I am writing this essay from a place a privilege. To be honest, my life has been one of privilege.
It just didn't occur to me that my survey questions on intrinsic and extrinsic motivations around learning might reflect that privilege. That having an intrinsic motivation to learn might be rooted in class. After all, everyone goes to school, right?
But I was wrong. Naïve. I realize it now.
As I began to analyze the data from the 2017 Annual Survey of Museum-Goers, I started to see patterns that first surprised me, and then made me head slap myself:
And then, when I was hand-coding written-in comments, this:
"Question 21 poses another ridiculous choice: it is easy for me, a well-educated white person, to believe that jobs should be chosen based on self-fulfillment rather than on income, but have you asked this question to many poor or uneducated people?"
That survey respondent was absolutely right … and the same thing goes for reasons to pursue higher education. To say "learn for learning's sake" assumes the job and compensation will be there as well. And that is an assumption many cannot afford to make, as their life experiences has shown them. It is an assumption that comes from privilege.
In theory, having an intrinsic motivation to learn shouldn't have anything to do with socio-economic status (SES), or race, or ethnicity. But when a family is struggling to make ends meet, when work is hard, perhaps unrewarding, and a means to an end for shelter, food, and other necessities, well, it is completely understandable why extrinsic motivations drive learning. It's an illustration of Maslow's hierarchy.
Why? Having (or cultivating) an intrinsic motivation to learn requires resources. Resources of time, energy, and money. Libraries have done amazing work to nurture intrinsic motivations at no cost, but it still takes time and energy to go to the library in the first place. And museums … even more so as we typically take even more time and energy to visit (think transportation, time) and have an admission fee (and transportation costs). Other activities that those with intrinsic motivations enjoy also have relatively high costs of time, energy, and money.
So if museums are really going to matter to more people, and if we want to cultivate an intrinsic motivation to learn, we need to think long and hard about how we are going to accomplish that. Harvard professor of economics Sendhil Mullainathan suggests working proactively to give more children educational tailwinds … as doing so can "solve many otherwise intractable problems" by keeping children in school longer, with the many positive impacts that generates. For museums, that means taking our museum to where those children are, in ways that are welcomed and easy … and fulfilling their family's extrinsic motivations. That likely means more programs in neighborhood health clinics, laundromats, and food banks. More take-home activity kits packed into weekend food backpacks. It also likely means fewer new museum buildings or wings.
Personally, I'm thinking long and hard about how I will use these survey questions in the future. Understanding individual underlying motivations, and whether they are intrinsic and/or extrinsic, is incredibly important for understanding how museums can make a difference in more lives. These questions worked rather well for that purpose, but I'm going to keep testing new questions that I can use to capture the nuance around motivations in more sensitive ways. Your thoughts and advice are welcome.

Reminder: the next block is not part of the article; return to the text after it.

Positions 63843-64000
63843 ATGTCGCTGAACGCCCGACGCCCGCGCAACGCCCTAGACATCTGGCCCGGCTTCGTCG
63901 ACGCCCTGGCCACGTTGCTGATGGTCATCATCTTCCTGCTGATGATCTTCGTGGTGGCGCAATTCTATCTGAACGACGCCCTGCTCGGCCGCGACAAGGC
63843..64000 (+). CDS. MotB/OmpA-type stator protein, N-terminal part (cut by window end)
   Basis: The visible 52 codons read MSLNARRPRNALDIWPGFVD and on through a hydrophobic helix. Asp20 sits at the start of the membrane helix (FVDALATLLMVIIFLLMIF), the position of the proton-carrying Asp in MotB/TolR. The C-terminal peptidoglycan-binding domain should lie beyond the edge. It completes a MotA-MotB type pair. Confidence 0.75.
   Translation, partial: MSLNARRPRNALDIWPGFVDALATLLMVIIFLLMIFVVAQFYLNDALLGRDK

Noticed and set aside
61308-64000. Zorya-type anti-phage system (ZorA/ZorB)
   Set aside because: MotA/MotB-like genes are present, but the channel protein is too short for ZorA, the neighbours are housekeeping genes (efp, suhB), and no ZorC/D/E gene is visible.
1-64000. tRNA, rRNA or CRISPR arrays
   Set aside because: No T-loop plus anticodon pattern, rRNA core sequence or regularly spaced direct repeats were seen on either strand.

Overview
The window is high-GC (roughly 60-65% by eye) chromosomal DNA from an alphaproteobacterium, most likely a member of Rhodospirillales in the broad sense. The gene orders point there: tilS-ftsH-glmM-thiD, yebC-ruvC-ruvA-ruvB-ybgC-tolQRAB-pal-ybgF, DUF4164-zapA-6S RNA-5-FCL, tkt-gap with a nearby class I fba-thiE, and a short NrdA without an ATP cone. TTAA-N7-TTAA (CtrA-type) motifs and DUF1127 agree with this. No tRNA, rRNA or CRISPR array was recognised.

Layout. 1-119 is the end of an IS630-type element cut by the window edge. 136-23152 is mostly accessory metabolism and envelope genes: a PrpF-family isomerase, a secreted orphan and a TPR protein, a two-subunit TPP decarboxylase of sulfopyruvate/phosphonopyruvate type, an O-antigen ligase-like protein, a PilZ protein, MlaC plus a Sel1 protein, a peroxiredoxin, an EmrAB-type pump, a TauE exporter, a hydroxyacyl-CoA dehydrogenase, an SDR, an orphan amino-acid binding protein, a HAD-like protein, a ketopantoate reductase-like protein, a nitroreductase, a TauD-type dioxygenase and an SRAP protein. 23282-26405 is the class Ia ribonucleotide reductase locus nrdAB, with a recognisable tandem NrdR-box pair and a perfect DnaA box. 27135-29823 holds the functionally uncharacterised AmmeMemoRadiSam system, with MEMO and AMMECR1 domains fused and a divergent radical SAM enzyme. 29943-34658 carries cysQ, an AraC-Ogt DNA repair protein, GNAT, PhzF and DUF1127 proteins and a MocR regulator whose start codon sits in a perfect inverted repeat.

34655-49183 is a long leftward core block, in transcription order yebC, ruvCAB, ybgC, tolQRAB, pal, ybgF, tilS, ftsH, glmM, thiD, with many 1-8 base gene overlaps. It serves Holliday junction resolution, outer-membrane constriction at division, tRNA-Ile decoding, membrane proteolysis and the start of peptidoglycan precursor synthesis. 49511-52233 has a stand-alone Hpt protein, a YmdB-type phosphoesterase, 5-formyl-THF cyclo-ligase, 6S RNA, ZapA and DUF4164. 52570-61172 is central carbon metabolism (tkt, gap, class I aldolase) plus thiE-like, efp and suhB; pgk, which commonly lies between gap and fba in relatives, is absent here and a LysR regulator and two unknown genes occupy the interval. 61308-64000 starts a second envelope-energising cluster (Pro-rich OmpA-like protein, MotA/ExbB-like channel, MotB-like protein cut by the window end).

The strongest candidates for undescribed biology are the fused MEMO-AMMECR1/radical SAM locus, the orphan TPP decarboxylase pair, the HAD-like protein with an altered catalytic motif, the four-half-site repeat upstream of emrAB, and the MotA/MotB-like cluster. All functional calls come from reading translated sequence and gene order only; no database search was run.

A note about fielding research. I hold dear the idea that research for the field, about the field, should be shared with the field. But that only works when museums work together to make it possible. Since individual museums are needed to field this work, the survey also benefits participating museums on an individual level by providing benchmark data on visitation rates, motivations, attitudes and preferences, and demographic questions … all of which can then be tracked over time in the future. Participating museums are also allowed to add 1 - 2 custom questions specific to their needs.
Which means if you value this research, want more of it in the coming years, and want to track your own museum's progress over time, please support this work by enrolling your museum in the 2018 Annual Survey of Museum Goers. The fee for 2018 is only $1,000 per museum.
The questions for this survey have been inspired by ongoing conversations within the museum field (who does/does not go to museums, why they do/do not visit, and what that means for communities) and ongoing research in the fields of education and psychology around lifelong learning and intrinsic motivation.
Marriage. Increasingly, it is something that the well-educated are more likely to do than those with less education. US Census Bureau data bears this out: 62% of Americans with college degrees are married.
But research from my annual survey of museum-goers indicates that 73% of college-educated museum-goers are married ... that's a pretty big jump from the college-educated 62%.
Why are museum-goers even more likely to be married? To be honest, I'm not sure. Maybe it has something to do with a greater inclination towards learning making someone more "marriageable." (I kind of doubt it, but maybe.)
Or, more likely, maybe people who are married are more likely to go to museums. After all, most people visit museums in pairs, families, or groups, not solo. Thus, planning a trip to a museum can be a spur-of-the-moment "what are we doing today?" activity with a spouse versus an outing that takes more planning with a friend.
Turning that around, that also means there are a lot of unmarried adults that might be more engaged with museums if they had someone to go with.
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